Five days out of seven this shot is typical of my morning routine. "Wanna go for a ride?" In the car she jumps back and forth from front seat to rear, except when Dawn's riding shotgun. When she's in the back seat she jumps up at the back window as if she wants to nip at the miserly cars/trucks who dare to pass us on the road. Yes, it's a bad habit. Yes, if I put her leash on her, she won't jump at the cars. I just don't care if she's agitated by oncoming traffic. At least she doesn't bark annoyingly. If I could only get her to warn me of deer on the road. I prefer driving the truck. There's no back seat-no jumping at cars and trucks. She'll note each oncoming passing vehicle with a head nod. She's an odd duck.
This is the road that leads up and over the ridge to the Amish. Sing with me while we slowly mouth the first chorus of Teddy Bear's Picnic because that's exactly what comes to mind as we wind our way through the woods. " If you go into the woods today, you're sure of a big surprise." We see deer, pheasant, foxes, hawks overhead and pass by a goat farm half way up the steep hill. If I swing left, we'll pass by the barking dog's house and the elk herd. The barking dog chases cars. Mandy perks her ears when I tell her, "Get ready for the barking dog." I think she's actually disappointed when the fat little beagle mix isn't outside. She'll jump to the front seat, poke her head out the right side window and watch intently until barking dog standing in the middle of the road recedes into the distance.
In the center of the picture at left is a red tail that has followed us a number of times as we wind our way uphill. There's a panoramic view of the entire valley and two parallel ridges . The corn fields up top are empty now, just stubble and spilled corn by the side of the road. The combine spilled two large piles in the field behind us. I hustled the wheelbarrow out on the lane between field and our place to shovel up fresh corn before rain and snow turned it into a moldy mess. I felt a little sheepish, almost miserly, scooping up spilled corn until I saw a guy pull over on the state highway with a feed bag doing the same thing as I did previously. The 88 lbs of corn I shoveled and bagged were traded to the Amish for grinding a gallon ziplock of dried sweet corn into corn meal.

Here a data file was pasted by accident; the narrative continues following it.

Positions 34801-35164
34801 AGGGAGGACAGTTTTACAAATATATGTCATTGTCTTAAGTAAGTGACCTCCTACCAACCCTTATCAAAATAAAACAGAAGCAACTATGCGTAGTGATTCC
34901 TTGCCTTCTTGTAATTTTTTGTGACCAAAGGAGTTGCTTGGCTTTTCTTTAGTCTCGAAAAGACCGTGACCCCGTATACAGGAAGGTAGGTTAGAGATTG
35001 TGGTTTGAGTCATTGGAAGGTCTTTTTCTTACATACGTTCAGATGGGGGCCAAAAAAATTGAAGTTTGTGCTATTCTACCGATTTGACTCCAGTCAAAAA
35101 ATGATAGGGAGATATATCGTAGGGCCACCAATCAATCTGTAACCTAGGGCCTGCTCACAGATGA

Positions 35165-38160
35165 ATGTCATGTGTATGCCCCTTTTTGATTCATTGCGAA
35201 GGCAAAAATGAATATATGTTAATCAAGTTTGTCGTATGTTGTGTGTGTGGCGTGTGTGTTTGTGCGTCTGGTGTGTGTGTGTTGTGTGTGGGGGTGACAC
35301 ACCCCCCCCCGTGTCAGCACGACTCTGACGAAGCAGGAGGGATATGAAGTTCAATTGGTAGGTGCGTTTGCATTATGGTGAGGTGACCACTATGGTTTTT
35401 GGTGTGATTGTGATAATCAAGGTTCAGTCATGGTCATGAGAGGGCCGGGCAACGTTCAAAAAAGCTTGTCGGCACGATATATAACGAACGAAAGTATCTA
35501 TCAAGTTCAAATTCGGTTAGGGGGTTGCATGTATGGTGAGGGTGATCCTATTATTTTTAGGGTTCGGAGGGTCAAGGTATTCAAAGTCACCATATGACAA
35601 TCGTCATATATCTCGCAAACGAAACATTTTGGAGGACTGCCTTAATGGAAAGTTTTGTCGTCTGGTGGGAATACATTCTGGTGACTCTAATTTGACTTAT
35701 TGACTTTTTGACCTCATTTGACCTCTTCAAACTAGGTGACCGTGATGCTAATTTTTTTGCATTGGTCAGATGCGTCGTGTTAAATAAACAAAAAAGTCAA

Although its cold and misty rainy outside it's hotter n' blazes in this office. The outside temperature hovers around 40 degrees, but it's damp and seems colder. I'm burning box elder which has to be restocked every hour. It leaves absolutely no residual coals which is the heart of the problem. With hardwood, I can go back and toss a few sticks hours later to rekindle a fire. The box elder was free and at least it chases the chill off the place with a typical gray November day.
Mandy and me.
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